Pluemer, Brian1, Adam Donald2, Tom Bratton2 (1) Schlumberger, Denver, CO (2) Schlumberger, Greenwood Village, CO
Anisotropy describes an attribute as a function of the direction of measurement. Quantifying and identifying 3-dimensional anisotropy is critical for surface, borehole and micro-seismic calibration. Shale formations are of importance for conventional and unconventional hydrocarbon recovery. Shale is also anisotropic due to its layering microstructure. It has been well documented that elastic wave propagation through shale is affected by this anisotropy, which can lead to improper correlation between borehole measurements and surface seismic surveys.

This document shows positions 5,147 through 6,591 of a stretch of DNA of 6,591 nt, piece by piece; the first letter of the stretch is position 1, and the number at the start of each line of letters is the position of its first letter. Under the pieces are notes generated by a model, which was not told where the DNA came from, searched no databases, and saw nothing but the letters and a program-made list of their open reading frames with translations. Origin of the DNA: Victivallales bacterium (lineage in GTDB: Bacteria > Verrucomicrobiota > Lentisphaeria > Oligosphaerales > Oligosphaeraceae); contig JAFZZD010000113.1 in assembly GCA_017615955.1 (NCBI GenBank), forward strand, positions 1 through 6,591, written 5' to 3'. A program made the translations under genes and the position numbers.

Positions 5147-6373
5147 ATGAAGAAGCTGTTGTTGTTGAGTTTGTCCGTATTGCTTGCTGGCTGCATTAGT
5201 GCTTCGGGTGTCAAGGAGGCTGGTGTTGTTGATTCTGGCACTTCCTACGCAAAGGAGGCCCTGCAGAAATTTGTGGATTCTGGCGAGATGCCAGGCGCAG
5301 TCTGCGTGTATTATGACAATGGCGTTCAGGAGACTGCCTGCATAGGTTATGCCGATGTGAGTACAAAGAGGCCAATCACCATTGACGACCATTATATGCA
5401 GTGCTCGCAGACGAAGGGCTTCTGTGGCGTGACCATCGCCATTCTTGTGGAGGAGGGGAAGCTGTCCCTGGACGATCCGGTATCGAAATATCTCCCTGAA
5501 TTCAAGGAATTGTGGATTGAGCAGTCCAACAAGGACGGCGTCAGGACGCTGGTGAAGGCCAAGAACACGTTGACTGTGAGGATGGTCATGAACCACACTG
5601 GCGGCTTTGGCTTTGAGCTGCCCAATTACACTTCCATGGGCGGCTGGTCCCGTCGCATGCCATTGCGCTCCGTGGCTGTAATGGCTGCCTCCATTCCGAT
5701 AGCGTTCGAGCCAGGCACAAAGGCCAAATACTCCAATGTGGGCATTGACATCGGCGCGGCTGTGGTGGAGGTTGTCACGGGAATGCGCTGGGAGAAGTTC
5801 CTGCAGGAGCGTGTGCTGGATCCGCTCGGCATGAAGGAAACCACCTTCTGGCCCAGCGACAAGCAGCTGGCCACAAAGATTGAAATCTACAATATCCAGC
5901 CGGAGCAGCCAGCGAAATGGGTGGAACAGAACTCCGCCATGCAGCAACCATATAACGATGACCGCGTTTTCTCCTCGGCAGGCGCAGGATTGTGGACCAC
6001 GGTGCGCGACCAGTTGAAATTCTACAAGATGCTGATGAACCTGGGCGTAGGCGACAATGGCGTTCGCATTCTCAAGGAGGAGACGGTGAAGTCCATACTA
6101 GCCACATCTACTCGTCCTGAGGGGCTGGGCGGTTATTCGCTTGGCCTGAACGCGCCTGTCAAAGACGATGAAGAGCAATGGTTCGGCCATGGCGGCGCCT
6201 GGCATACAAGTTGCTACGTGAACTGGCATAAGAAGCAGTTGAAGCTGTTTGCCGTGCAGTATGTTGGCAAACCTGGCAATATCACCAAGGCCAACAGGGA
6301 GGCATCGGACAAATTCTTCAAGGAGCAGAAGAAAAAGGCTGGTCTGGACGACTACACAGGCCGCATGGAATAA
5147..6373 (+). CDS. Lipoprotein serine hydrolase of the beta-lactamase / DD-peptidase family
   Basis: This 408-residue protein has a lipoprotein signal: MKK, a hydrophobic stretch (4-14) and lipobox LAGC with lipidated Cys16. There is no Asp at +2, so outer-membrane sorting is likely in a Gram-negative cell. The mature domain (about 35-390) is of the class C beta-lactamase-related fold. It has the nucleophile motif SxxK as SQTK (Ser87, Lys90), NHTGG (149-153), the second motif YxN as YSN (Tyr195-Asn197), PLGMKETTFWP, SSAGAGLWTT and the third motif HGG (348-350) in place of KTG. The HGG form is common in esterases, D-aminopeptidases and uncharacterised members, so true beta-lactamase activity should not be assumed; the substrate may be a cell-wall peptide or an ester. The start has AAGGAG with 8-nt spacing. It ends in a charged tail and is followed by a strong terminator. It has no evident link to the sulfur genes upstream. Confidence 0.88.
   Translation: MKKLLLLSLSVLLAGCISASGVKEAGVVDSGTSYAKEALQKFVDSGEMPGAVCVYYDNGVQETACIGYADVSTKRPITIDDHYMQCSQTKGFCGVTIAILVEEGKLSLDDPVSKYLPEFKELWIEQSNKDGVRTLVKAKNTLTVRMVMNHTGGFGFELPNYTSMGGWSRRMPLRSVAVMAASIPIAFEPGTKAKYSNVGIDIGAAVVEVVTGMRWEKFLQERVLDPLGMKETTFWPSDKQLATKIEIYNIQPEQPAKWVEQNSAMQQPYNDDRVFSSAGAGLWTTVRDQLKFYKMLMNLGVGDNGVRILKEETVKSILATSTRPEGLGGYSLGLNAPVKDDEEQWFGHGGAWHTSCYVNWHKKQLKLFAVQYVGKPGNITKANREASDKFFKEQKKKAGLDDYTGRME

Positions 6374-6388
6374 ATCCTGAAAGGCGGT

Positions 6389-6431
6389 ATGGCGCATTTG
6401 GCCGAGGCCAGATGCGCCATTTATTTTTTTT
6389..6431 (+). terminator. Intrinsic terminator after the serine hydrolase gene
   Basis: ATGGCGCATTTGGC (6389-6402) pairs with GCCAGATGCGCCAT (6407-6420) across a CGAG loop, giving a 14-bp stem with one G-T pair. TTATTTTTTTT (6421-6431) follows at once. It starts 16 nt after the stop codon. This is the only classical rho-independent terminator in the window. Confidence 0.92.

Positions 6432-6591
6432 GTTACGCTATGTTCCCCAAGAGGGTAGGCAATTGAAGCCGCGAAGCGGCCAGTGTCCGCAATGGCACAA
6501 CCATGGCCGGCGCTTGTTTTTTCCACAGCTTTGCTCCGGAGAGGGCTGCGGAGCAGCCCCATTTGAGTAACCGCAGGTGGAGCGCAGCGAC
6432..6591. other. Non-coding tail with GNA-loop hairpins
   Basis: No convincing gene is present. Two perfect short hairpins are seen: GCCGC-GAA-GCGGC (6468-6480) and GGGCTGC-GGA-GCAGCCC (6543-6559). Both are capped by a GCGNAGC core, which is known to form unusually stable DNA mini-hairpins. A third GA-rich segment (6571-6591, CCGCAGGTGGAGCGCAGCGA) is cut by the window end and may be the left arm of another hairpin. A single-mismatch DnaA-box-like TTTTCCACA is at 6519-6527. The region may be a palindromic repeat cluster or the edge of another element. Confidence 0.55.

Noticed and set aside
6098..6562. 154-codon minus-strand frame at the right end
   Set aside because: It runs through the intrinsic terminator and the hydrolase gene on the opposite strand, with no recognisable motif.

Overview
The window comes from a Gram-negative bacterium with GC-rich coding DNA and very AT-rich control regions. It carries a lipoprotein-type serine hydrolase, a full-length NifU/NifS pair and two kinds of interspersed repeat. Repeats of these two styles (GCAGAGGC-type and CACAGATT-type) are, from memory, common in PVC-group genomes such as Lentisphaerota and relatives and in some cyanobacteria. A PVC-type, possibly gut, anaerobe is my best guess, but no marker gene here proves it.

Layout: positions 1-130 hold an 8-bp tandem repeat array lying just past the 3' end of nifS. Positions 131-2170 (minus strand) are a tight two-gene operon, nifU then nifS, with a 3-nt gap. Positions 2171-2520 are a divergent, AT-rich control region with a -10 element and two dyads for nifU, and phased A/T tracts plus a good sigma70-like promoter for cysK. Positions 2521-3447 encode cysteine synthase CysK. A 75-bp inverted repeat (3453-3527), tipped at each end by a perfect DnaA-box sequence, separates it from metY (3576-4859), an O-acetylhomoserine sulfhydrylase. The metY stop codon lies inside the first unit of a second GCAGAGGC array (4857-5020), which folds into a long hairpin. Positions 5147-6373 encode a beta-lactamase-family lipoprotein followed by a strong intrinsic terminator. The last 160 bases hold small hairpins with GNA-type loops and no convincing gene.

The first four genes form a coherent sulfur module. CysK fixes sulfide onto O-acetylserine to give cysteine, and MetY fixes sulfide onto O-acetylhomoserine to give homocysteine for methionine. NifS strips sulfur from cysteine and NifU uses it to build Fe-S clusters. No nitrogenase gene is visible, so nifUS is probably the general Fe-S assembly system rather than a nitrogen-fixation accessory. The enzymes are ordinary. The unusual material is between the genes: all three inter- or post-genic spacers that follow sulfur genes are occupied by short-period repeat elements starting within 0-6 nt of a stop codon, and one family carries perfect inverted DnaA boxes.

The latest sonic technology combined with a 3D anisotropic algorithm transforms the compressional, shear (fast and slow) and Stoneley slownesses to anisotropic elastic moduli. These moduli are then used to classify the formation as to its type and amount of anisotropy. Shear and compressional velocities within shale are often faster in the horizontal plane than the vertical plane due to layering. This formation characteristic can be described as transversely isotropic with a vertical axis of symmetry (VTI). Quantifying the VTI anisotropy parameters in shale is required for AVO analysis, VSP analysis in deviated wellbores and micro-seismic calibration.
AAPG Search and Discovery Article #90055©2006 AAPG Rocky Mountain Section Meeting, Billings, Montana